Now settled into Osaka, we took a 30 minutes train journey into Kyoto for a four hour class on samurai sword practice with SEIGA, Samurai Kembu. They take it incredibly seriously as it’s a highly regarded part of their tradition, now only used as a performance art rather than the ancient warriors using the practice in battle. It was impossible not to be constantly thinking of Uma Thurman in her yellow tracksuit throughout the entire process.
There were just three of us in the class with one ‘Samurai Grand Master’: Auga Ryu. We were taught various routines about how to correctly draw, wield and formally present the spectacular weapon. We were even elaborately dressed in tradition Samurai attire to fully experience the restrictions which the clothing brings into the action. For example for me it made it much easier to understand why the women traditionally would take such tiny little steps as the very wide obi belt is wrapped restrictively tight like a corset around your waist and hips.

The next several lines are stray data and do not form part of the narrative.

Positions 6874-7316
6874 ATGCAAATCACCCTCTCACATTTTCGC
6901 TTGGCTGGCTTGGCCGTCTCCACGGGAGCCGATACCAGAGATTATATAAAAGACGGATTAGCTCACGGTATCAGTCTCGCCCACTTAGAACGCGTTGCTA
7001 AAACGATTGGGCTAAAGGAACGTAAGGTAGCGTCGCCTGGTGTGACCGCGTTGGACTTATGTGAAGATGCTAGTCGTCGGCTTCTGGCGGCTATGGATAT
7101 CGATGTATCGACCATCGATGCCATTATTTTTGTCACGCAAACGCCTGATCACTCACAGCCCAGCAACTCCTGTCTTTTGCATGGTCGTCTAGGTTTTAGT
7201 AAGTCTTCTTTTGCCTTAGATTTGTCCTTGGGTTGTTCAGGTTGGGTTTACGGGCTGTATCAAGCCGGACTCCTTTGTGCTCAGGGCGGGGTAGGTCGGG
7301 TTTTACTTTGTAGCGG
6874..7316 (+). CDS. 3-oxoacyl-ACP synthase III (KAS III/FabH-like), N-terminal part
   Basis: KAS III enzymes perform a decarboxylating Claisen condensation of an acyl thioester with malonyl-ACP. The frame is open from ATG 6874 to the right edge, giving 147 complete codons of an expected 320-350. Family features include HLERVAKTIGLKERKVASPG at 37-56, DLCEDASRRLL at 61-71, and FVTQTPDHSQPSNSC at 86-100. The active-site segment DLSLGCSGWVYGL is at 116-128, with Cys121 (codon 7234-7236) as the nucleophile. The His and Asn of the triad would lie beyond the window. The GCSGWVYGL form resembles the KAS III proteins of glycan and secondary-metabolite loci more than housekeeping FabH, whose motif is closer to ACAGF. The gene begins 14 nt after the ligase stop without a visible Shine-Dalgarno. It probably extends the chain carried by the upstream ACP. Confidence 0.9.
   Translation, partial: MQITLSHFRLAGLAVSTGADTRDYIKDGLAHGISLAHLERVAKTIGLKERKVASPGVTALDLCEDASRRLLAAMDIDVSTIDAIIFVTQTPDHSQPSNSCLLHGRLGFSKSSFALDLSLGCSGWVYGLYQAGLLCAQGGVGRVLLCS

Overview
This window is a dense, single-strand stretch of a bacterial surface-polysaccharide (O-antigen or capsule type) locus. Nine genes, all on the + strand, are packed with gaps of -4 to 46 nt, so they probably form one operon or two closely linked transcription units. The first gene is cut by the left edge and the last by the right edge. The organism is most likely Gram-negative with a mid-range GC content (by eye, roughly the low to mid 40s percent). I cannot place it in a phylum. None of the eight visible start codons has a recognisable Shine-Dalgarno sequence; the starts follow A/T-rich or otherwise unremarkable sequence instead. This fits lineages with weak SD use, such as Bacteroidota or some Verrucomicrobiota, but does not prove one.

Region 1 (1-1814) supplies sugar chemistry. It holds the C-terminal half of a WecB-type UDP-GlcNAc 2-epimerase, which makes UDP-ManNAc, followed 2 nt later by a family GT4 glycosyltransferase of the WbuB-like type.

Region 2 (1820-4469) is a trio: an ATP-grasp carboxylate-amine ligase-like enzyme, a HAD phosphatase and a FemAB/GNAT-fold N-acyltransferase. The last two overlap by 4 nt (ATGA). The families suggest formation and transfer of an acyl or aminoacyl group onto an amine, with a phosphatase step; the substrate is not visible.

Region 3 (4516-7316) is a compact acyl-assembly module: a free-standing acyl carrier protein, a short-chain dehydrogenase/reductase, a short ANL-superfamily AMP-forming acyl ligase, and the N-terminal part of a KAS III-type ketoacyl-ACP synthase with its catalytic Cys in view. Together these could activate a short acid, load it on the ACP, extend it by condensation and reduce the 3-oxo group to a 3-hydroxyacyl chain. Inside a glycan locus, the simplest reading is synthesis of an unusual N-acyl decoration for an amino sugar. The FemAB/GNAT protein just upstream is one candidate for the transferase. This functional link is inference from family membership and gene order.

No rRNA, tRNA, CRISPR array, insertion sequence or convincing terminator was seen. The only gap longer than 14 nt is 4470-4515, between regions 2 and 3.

Kyoto itself is a beautifully traditional city with plenty of old Japanese architecture and copious temples and shrines. Black kites seems to be pretty common here, soaring around above the rivers. As it’s cherry blossom season there are also numerous festivals going on throughout the city with processions, parades and dance competitions around every corner.
Above you can see one of the hilarious ‘pet hire’ opportunities. You can pay for half an hour to use the cafe where you can stay to stroke the cats. You can also hire dogs for walks or, if you’re on a budget, even a beetle. http://news.bbc.co.uk/2/hi/programmes/from_our_own_correspondent/7818140.stm
I’m now about to head off to the ‘Onsen’ or traditional Japanese spa/hot spring again. Hilariously, it’s split genders and absolutely no clothes are allowed, which they’re very strict about. Very bizarre experience but the spa itself is fantastic after the cold of the crisp spring weather.